Soccer (football), STATSCORE values

5 lessons from Premier League managers to business

The importance of leadership skills can hardly be overstated, both in business and in football. Anyone who wants to succeed in these fields has to know what it takes be a great leader. Certainly, there are already hundreds of books about leadership and management on the market, but this time we’ll focus on football from the business point of view. Check what the greatest managers of the Premier League have to say about it.

The role of the leader is fascinating, complicated and difficult at the same time. Yet, quite surprisingly, many people get the impression that such work is simple. In the world of football, fans and journalists often think that manager’s role is as easy as playing a fantasy game, and consists only of buying and selling footballers. In business, lower-level employees tend to believe that the leader’s or manager’s role boils down to giving orders and judging effects.

The reality, however, is completely different. People forget how many factors define the manager’s role: they have to create environment for winners and successful players, face high expectations and obstacles, deal with constant stress and pressure, and stay at the highest level of concentration each day and hour, not only at work but during their whole day!

One of the world’s leading football leagues is an excellent source of good and bad examples of manager’s work. Today we’ll focus on the good ones.

Let us introduce you to 5 lessons from Premier League managers to business.

1. Develop individual management methods

When you look at managers in the Premier League, you can notice that each of them has a strong individuality. They have their own methods of management, unique rituals and work organization. Complex and high requirements often force them to take unconventional actions that may be incomprehensible, or even funny for some, but when they turn out to be effective, they inspire others and arouse admiration.

2. Make good use of being at the center of organization

The biggest clubs have an organizational model in which the manager is at the center of power. On one hand, he is accountable to the board and has direct contact with it. On the other hand, he often acts as a protective umbrella for footballers against journalists or criticizing fans. Skilful development of a strong position in all these situations may result in establishing great interpersonal relationships throughout the entire organization.

It is very similar in business. Manager stays in constant contact with the bosses and subordinates. He is reporting effects of department’s work and takes full responsibility for them. If he takes care of good employee management and is able to create a positive working atmosphere,  they will be more likely to deliver the best possible results. What’s more they will put great trust in their manager and will be grateful that they are properly represented.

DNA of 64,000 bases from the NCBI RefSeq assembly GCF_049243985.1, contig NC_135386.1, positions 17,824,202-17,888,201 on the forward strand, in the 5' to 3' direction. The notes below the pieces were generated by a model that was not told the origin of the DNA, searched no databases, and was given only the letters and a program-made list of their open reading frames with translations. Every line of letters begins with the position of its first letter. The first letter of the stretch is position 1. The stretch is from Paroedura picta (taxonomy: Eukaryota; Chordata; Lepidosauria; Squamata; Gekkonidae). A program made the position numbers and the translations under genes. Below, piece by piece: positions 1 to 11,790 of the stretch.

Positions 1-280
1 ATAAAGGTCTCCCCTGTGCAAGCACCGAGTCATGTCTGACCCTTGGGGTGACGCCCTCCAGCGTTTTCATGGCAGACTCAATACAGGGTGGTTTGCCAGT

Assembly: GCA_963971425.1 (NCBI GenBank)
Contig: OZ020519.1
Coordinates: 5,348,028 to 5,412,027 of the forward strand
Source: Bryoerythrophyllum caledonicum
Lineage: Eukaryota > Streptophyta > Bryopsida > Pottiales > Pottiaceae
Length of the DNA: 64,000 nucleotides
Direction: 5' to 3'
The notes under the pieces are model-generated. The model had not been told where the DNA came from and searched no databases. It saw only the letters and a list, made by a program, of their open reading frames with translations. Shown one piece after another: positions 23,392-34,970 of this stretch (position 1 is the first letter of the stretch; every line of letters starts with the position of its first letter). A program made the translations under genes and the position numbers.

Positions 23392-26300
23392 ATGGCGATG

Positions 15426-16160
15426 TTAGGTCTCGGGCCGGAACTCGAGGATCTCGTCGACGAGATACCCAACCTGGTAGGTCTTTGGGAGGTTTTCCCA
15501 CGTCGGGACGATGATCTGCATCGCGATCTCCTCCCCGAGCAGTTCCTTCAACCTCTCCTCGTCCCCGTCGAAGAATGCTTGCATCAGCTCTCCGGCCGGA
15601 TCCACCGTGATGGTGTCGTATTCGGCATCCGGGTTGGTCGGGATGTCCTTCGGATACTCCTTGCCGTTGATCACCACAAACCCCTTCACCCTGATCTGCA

3. Enjoy your role at the center

…and don’t worry that not everything depends on you. Weak managers don’t like it when the board are watching their work. Strong and smart managers are happy when it happens. When a board member pays attention the work and it effects, it’s a sign that he wants things to improve.

Moreover, it provides an opportunity to build a strong relationship. In effect, the work gets more effective and does not take place mechanically, but is supported by those positive interpersonal relationships. Operating at the center of organization is a difficult role, but at the same time it’s a huge privilege. It’s true that manager has to meet great challenges – but it’s also true that the most successful leaders always enjoy them.

4. Develop a common vision and set priorities

First of all, as it was mentioned above, ensure good relations with the management. Then focus on your team.

It is crucial to understand the intentions of the senior managers first. Then you can do the job with your team as well as possible, and as it’s expected. To establish a fruitful relationship with the owner, the condition of having common vision must be met. When it is agreed upon, the manager should confidently share it with the team. If it works, the owner will know that he employed the proper person who is well-prepared to do his job.

5. Be focused on personal relations

Great leaders are often great speakers. They are able to influence the masses. But is this a decisive factor?

History shows that establishing constructive relations with individual people is equally or even more important. People have emotions, their own priorities, thoughts, perspectives, needs and fears. Taking them into account quite often turns out to be a serious challenge, but when properly dealt with, it usually proves more fruitful than anything else.

Everyone is different and everyone needs attention, more or less. Leaders all over the world, no matter if in sport, business or politics, know that building and maintaining strong relationships is often the biggest challenges. They will also admit that people management is the most time-consuming and the most difficult part of their work.

Nowadays, we live in a communication chaos, with our lack of time, and constant rush. It is so easy to forget about basic relationships, not to mention the need of stopping for a moment and having some more profound conversations. However, when such personal relationships are built, then it is much easier to learn, for example, about the problems of subordinates. This in turn can make it easier to solve them. There’s no doubt that private matters are usually reflected in the effects of work, whether it’s on the pitch or at the office.

Mike Carson, The Manager: Inside the Minds of Football’s Leaders.

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